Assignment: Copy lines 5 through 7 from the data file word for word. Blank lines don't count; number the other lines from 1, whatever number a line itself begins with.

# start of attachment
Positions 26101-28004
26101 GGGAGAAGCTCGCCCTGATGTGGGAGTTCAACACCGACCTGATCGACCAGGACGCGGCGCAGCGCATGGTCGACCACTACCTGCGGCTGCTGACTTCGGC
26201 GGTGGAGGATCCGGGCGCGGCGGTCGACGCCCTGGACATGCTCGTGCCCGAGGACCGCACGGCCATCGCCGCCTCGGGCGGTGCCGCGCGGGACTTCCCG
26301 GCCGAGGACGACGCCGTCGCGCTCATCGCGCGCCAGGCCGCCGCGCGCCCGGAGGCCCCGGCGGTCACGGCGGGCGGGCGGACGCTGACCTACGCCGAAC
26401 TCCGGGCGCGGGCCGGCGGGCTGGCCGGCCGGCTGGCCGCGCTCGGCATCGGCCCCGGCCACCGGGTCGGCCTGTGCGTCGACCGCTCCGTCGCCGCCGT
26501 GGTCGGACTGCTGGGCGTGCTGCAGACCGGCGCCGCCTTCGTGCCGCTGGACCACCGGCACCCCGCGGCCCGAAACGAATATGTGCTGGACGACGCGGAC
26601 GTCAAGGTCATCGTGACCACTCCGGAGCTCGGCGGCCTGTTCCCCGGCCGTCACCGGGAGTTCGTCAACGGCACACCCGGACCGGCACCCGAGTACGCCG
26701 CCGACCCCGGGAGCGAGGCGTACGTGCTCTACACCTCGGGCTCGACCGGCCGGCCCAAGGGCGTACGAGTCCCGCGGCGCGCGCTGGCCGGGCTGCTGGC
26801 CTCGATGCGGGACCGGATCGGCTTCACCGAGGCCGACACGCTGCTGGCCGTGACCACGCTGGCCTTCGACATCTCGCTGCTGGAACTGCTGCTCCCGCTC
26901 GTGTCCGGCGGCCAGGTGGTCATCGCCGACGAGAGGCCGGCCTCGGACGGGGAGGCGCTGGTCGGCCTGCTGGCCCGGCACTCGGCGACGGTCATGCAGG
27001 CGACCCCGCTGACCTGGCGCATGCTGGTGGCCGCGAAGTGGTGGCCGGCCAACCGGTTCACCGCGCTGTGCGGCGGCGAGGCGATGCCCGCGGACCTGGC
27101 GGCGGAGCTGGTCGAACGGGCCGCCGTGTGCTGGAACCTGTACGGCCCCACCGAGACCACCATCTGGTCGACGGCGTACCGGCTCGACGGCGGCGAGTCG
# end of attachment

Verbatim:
26401 TCCGGGCGCGGGCCGGCGGGCTGGCCGGCCGGCTGGCCGCGCTCGGCATCGGCCCCGGCCACCGGGTCGGCCTGTGCGTCGACCGCTCCGTCGCCGCCGT
26501 GGTCGGACTGCTGGGCGTGCTGCAGACCGGCGCCGCCTTCGTGCCGCTGGACCACCGGCACCCCGCGGCCCGAAACGAATATGTGCTGGACGACGCGGAC
26601 GTCAAGGTCATCGTGACCACTCCGGAGCTCGGCGGCCTGTTCCCCGGCCGTCACCGGGAGTTCGTCAACGGCACACCCGGACCGGCACCCGAGTACGCCG